Publish date: Jul 2016
3,4,-methylene-dioxymethamphetamine (MDMA) was first used as a therapeutic agent in couples therapy in the 1970s. Increased recreational use of MDMA led to the drug being classified as a Class A drug in 1977 under the Misuse of Drugs Act (1971) and a Schedule 1 substance, meaning it is not considered to have any therapeutic value. However, a number of prominent clinicians are arguing for the relaxation of the restrictions for medical use, so it can be clinically tested for its potential use in therapeutic settings, particularly for treatment resistant post-traumatic stress disorder (PTSD).
MDMA has multiple effects which may potentially assist therapy. These include increased empathy, enhancement of social interactions, increased pro-social communication and behavior and attenuating of negative memories, exerted through (5-HT)1A, 5-HT1B, 5-HT2A, dopamine and alpha-2 receptors (receptors involved in mood and emotion, amongst others). For disorders such as PTSD, being able to reach an empathetic state and the ability to have insight into trauma is considered key for treatment, hence making MDMA a suitable candidate as an adjunct to therapy.
The use of the MDMA therapeutically and recreationally should be differentiated. MDMA acquired illicitly for recreational purposes is impure, mixed with other potentially harmful substances, and is often used concomitantly with cocaine, alcohol and cannabis. Risks, observed in recreational users, include a decrease in in structural components of 5-HT neurons, depressive or ‘undesirable’ symptoms, medical emergencies as well as death.
MDMA used therapeutically is administered pure, over a small number of sessions, at low doses in controlled environments. A small study by Selvaraj et al., (2009) comparing former MDMA users, current poly drug users and non-users suggested no long term effects of MDMA on serotonin neurons. A systematic review examining neuroimaging in moderate MDMA use reported no effect on brain structure and function, however the studies reviewed were of poor quality and of small sample size. This research has been used to argue that the use of MDMA in therapeutic settings would not exert any long-term psychological or physiological harm.
The first randomised controlled trial (RCT) examining the therapeutic effects of MDMA for patients with chronic, treatment-resistant PTSD was conducted in 2010 by Mithoefer et al. This was a small study with 20 participants, which reported that patients receiving MDMA plus psychotherapy (over two sessions) responded better to treatment than patients receiving a placebo and psychotherapy. A later RCT administering MDMA to 12 participants reported improvements in self-reported symptom scores and, (weaker) clinically reported improvements, as well as no drug related adverse events. Whilst encouraging these results came from a very small sample from which definitive conclusions cannot be drawn. Additionally a number of limitations have been highlighted. Larger studies are needed however the Schedule 1 restriction on the drug hampers further testing.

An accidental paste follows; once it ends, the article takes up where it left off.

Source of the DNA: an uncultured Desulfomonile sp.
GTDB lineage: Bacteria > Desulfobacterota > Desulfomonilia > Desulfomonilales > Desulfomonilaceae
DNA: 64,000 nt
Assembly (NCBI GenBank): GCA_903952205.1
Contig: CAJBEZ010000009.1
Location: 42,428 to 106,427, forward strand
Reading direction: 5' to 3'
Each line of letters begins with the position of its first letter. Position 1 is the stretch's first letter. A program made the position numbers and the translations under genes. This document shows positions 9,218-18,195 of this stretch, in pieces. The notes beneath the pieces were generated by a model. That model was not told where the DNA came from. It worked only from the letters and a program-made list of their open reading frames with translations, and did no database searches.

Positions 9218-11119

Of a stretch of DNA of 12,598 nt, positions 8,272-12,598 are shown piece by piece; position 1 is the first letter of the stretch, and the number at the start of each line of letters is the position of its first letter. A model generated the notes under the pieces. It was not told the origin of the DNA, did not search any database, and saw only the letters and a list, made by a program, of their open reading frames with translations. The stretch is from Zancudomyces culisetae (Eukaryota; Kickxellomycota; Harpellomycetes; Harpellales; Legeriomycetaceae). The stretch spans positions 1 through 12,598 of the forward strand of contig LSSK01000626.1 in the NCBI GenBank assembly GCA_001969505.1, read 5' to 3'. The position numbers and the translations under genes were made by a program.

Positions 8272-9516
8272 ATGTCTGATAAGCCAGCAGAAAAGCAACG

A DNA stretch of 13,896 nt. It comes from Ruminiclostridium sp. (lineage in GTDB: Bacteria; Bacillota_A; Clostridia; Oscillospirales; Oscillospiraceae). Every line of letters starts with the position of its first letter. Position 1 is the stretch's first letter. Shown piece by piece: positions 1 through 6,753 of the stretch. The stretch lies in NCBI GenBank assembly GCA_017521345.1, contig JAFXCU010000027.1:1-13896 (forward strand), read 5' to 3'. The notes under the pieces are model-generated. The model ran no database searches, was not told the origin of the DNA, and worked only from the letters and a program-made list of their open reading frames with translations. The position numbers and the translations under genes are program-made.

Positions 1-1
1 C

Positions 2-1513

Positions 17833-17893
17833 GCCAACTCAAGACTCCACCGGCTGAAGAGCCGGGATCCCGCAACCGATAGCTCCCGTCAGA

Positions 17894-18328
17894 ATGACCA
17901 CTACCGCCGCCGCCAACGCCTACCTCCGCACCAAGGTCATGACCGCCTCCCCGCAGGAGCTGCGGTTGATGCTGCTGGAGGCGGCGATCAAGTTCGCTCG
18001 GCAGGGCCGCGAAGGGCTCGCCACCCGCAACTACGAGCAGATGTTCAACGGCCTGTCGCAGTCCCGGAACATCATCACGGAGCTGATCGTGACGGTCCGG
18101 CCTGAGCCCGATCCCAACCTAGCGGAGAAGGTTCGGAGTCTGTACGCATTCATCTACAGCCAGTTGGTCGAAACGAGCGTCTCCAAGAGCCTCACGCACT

Sessa and Nutt (2015) argue that there is currently enough evidence for MDMA to be removed from its Schedule 1 status of ‘no medical use’ and moved into Schedule 2 (alongside other misused but useful medicines such as heroin and amphetamine) and that current laws are hampering potentially life-changing therapies being delivered to patients suffering from PTSD and depression. Indeed Nutt argues that drug harm in the UK is misunderstood, and that bans on recreational drugs only actually increase drug- harm.
However, studies have been small and there are unknown risks still to be examined. There is considerable variation in response in humans to MDMA, and subsequently all risks cannot be controlled for. Therefore the use of MDMA clinically (or in research settings) may have unpredictable results. There is also the issue that if MDMA is reclassified as a Schedule 2 drug, then the public may view the use of recreational MDMA as safe, and, as Parrott (2013) argues, may wrongly promote the notion that taking the drug can solve personal problems. Parrott also argued that the idea that MDMA can be used therapeutically does not fit with psychopharmacological models where drugs need to be administered frequently over long periods of time.
The use of MDMA therapeutically has received high-profile debate and has both avid supporters and critics. MDMA is a Class A drug, and, when used illicitly, can be life-threatening. Conversely, when used in controlled environments it also may have therapeutic effects. It is not inconceivable that it could be used in the future for medical purposes, one needs only look to the use of methadone (a substitute drug for heroin) as an example of a derivative of a Class A drug successfully used in treatment. However, until MDMA is reclassified as a Schedule 2 drug, and research can be conducted on it, it is very difficult to explore it’s therapeutic benefits. The debate continues.
The opinions expressed in this commentary reflect the views of the author(s) and do not necessarily represent the opinions or official positions of the Society for the Study of Addiction.